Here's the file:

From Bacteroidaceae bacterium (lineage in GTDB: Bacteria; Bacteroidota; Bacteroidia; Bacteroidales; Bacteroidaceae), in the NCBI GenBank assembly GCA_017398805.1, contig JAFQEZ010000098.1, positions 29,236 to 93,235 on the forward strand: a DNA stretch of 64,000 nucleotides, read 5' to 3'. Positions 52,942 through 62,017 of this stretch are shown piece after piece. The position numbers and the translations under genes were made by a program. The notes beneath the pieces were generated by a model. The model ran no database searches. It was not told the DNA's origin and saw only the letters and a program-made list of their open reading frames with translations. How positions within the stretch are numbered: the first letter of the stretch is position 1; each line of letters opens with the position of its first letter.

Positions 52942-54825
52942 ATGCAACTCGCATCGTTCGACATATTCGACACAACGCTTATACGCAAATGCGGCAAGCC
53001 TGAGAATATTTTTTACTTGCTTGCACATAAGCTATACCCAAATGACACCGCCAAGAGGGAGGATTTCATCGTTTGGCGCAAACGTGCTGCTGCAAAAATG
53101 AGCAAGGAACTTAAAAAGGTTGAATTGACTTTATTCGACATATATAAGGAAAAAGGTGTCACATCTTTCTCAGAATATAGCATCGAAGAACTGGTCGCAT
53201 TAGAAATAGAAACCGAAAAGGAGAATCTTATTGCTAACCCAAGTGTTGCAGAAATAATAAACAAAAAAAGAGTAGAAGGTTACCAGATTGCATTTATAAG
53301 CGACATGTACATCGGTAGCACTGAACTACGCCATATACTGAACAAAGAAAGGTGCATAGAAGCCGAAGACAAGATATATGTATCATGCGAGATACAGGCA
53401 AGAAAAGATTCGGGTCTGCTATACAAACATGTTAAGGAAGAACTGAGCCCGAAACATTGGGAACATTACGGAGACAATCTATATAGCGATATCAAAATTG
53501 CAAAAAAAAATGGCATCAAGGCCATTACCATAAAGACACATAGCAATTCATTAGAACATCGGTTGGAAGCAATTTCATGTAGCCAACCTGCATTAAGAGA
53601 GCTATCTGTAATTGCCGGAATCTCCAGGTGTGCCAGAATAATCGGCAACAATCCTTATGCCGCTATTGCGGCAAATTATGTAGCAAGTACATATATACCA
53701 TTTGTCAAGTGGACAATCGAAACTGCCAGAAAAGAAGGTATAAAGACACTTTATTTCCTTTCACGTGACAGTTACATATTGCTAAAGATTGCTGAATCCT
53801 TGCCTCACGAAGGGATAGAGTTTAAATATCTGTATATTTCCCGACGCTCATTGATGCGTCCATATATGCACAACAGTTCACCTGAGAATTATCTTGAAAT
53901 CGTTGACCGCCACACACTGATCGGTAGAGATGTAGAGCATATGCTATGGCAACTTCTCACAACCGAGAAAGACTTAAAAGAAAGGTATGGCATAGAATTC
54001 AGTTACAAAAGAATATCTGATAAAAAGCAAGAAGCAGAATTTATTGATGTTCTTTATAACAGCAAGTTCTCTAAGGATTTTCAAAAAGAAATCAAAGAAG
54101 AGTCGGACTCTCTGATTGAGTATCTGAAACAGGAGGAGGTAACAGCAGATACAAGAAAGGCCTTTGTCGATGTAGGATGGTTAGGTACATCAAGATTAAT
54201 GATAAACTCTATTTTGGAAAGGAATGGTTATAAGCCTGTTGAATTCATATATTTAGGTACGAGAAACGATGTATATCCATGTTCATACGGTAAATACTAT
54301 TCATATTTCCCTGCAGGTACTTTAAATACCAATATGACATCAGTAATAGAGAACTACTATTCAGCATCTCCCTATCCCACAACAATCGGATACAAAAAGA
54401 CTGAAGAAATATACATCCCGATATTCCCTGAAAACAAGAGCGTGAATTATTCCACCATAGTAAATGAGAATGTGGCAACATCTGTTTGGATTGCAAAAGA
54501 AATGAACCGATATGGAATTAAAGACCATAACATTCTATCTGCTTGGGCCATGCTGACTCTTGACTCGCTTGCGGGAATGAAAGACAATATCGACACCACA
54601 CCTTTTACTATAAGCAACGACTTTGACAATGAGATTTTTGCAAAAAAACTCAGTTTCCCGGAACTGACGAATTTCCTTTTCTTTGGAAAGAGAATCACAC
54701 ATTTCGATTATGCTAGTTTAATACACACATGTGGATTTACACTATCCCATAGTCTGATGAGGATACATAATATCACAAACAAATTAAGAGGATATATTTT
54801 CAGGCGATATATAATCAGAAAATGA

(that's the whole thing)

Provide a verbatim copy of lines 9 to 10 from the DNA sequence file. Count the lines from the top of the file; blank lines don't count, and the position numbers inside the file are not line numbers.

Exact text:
53501 CAAAAAAAAATGGCATCAAGGCCATTACCATAAAGACACATAGCAATTCATTAGAACATCGGTTGGAAGCAATTTCATGTAGCCAACCTGCATTAAGAGA
53601 GCTATCTGTAATTGCCGGAATCTCCAGGTGTGCCAGAATAATCGGCAACAATCCTTATGCCGCTATTGCGGCAAATTATGTAGCAAGTACATATATACCA